Jehoshafat, the King of Judah [was fearful to even arouse the forces of wickedness because of this principle, and he said]: I can neither pursue nor kill them, but I shall sing hymns and you shall kill them. This was because he did not examine himself as thoroughly as Asa did. Yet G‑d did as He was requested, as it is written: "And when they began to sing and to praise, Hashem set an ambush against the children of Amon, Moav and mount Seir who were come against Judah; and they were routed". (II Chronicles 20:22)

Hezekiah was then at home lying in bed, and G‑d killed them.

Hezekiah, the King of Judah, said: I can neither chant, pursue nor wage war, because he was afraid of the [seemingly minor] sins, as we mentioned. It is written: "And it came to pass that night, that the angel of G‑d went out and smote in the camp of Assyria 185,000: and when they arose early in the morning, behold, they were all dead corpses". (II Kings 19:35) Hezekiah was then at home lying in bed, and G‑d killed them.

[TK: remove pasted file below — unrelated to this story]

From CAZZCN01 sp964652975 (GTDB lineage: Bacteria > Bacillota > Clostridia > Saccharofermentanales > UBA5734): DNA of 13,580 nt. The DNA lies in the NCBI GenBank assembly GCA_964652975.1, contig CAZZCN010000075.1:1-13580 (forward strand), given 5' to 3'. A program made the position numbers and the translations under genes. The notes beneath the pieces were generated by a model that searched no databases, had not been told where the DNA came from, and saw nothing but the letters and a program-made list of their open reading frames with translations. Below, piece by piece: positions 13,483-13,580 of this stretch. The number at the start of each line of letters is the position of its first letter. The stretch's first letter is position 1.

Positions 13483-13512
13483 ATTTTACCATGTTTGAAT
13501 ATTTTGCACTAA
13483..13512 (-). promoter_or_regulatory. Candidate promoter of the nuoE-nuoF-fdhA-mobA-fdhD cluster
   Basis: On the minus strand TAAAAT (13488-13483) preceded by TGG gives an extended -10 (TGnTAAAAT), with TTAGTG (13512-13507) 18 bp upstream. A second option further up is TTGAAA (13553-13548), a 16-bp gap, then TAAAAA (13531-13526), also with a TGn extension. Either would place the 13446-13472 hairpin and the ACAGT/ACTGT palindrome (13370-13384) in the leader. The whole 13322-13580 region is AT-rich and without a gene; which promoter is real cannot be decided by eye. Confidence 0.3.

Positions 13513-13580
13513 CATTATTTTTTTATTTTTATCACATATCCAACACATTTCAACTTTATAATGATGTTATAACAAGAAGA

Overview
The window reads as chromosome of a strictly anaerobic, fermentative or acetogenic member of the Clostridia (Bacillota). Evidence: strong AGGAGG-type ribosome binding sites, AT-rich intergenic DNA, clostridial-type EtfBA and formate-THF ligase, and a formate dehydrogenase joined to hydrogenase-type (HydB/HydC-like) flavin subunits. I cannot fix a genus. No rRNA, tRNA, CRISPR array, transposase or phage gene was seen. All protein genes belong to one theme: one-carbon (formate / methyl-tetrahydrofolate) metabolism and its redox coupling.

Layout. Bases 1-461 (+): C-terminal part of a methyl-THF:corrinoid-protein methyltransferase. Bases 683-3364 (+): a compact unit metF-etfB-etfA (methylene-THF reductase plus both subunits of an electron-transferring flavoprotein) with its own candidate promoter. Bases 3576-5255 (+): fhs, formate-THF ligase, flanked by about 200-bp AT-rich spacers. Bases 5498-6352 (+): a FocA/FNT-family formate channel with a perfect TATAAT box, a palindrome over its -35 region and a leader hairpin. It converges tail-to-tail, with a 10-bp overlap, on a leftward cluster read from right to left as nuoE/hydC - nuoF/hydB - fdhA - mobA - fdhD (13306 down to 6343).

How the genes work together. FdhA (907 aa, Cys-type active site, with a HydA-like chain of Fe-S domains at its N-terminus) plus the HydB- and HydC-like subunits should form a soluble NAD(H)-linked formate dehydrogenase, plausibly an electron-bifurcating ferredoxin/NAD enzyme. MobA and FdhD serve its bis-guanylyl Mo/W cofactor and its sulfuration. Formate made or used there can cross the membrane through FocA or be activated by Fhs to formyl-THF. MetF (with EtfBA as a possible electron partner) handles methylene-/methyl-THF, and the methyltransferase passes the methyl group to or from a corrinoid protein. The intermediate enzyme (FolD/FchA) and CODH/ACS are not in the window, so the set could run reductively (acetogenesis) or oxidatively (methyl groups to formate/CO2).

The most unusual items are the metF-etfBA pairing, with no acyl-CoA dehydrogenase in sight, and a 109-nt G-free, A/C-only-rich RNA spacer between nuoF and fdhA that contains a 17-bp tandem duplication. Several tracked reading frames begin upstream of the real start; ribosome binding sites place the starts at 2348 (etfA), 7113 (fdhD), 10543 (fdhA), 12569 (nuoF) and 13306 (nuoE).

How fearful were these righteous men on account of their sins? How much more fearful should the inhabitants of the world be? A man should therefore always be on his guard against these [so-called minor] sins and search to become aware of them, so that the days of evil, which have no mercy on him, will not have control over him.

Come and see [that as opposed to the wicked who have no mercy when they are in control, a merciful person will show mercy even to those who showed no mercy to him as this example shows]: "And Joseph knew his brethren" means that when they fell into his hands, he felt pity for them, because he was whole [since his source was yesod, which includes lovingkindness and mercy]. "...But they knew him not" refers to Simeon and Levi, who came from the side of harsh Judgment and therefore did not have pity on him. For all those from the side of harsh Judgment have no pity on the people who fall into their hands.